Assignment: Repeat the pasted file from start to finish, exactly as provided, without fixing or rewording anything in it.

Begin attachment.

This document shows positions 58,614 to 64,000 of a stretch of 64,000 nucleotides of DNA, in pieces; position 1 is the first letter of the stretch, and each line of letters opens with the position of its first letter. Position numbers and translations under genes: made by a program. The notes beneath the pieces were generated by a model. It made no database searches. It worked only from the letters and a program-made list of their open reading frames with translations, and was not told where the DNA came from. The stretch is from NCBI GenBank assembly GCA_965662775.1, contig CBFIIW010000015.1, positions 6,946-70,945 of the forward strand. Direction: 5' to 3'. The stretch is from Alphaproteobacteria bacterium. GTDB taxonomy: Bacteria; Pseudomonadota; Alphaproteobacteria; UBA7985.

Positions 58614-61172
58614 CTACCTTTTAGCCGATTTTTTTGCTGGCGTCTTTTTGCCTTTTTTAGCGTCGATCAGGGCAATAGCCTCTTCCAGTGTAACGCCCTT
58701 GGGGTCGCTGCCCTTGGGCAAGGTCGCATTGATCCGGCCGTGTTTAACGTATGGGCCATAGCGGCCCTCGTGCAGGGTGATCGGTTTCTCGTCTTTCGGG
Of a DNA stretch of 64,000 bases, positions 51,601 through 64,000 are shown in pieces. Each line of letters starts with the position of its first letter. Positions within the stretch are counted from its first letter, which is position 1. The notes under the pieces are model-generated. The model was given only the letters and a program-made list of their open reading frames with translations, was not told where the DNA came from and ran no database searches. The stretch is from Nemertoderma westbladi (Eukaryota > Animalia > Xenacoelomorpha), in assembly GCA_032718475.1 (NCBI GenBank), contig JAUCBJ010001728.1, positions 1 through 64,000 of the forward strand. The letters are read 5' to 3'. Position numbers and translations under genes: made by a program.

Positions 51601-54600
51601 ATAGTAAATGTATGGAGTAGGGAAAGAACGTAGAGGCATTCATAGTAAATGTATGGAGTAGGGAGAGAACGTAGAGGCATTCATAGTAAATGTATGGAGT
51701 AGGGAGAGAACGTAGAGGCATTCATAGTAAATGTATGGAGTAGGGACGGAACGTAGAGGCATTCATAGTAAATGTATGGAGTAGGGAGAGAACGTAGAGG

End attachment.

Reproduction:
This document shows positions 58,614 to 64,000 of a stretch of 64,000 nucleotides of DNA, in pieces; position 1 is the first letter of the stretch, and each line of letters opens with the position of its first letter. Position numbers and translations under genes: made by a program. The notes beneath the pieces were generated by a model. It made no database searches. It worked only from the letters and a program-made list of their open reading frames with translations, and was not told where the DNA came from. The stretch is from NCBI GenBank assembly GCA_965662775.1, contig CBFIIW010000015.1, positions 6,946-70,945 of the forward strand. Direction: 5' to 3'. The stretch is from Alphaproteobacteria bacterium. GTDB taxonomy: Bacteria; Pseudomonadota; Alphaproteobacteria; UBA7985.

Positions 58614-61172
58614 CTACCTTTTAGCCGATTTTTTTGCTGGCGTCTTTTTGCCTTTTTTAGCGTCGATCAGGGCAATAGCCTCTTCCAGTGTAACGCCCTT
58701 GGGGTCGCTGCCCTTGGGCAAGGTCGCATTGATCCGGCCGTGTTTAACGTATGGGCCATAGCGGCCCTCGTGCAGGGTGATCGGTTTCTCGTCTTTCGGG
Of a DNA stretch of 64,000 bases, positions 51,601 through 64,000 are shown in pieces. Each line of letters starts with the position of its first letter. Positions within the stretch are counted from its first letter, which is position 1. The notes under the pieces are model-generated. The model was given only the letters and a program-made list of their open reading frames with translations, was not told where the DNA came from and ran no database searches. The stretch is from Nemertoderma westbladi (Eukaryota > Animalia > Xenacoelomorpha), in assembly GCA_032718475.1 (NCBI GenBank), contig JAUCBJ010001728.1, positions 1 through 64,000 of the forward strand. The letters are read 5' to 3'. Position numbers and translations under genes: made by a program.

Positions 51601-54600
51601 ATAGTAAATGTATGGAGTAGGGAAAGAACGTAGAGGCATTCATAGTAAATGTATGGAGTAGGGAGAGAACGTAGAGGCATTCATAGTAAATGTATGGAGT
51701 AGGGAGAGAACGTAGAGGCATTCATAGTAAATGTATGGAGTAGGGACGGAACGTAGAGGCATTCATAGTAAATGTATGGAGTAGGGAGAGAACGTAGAGG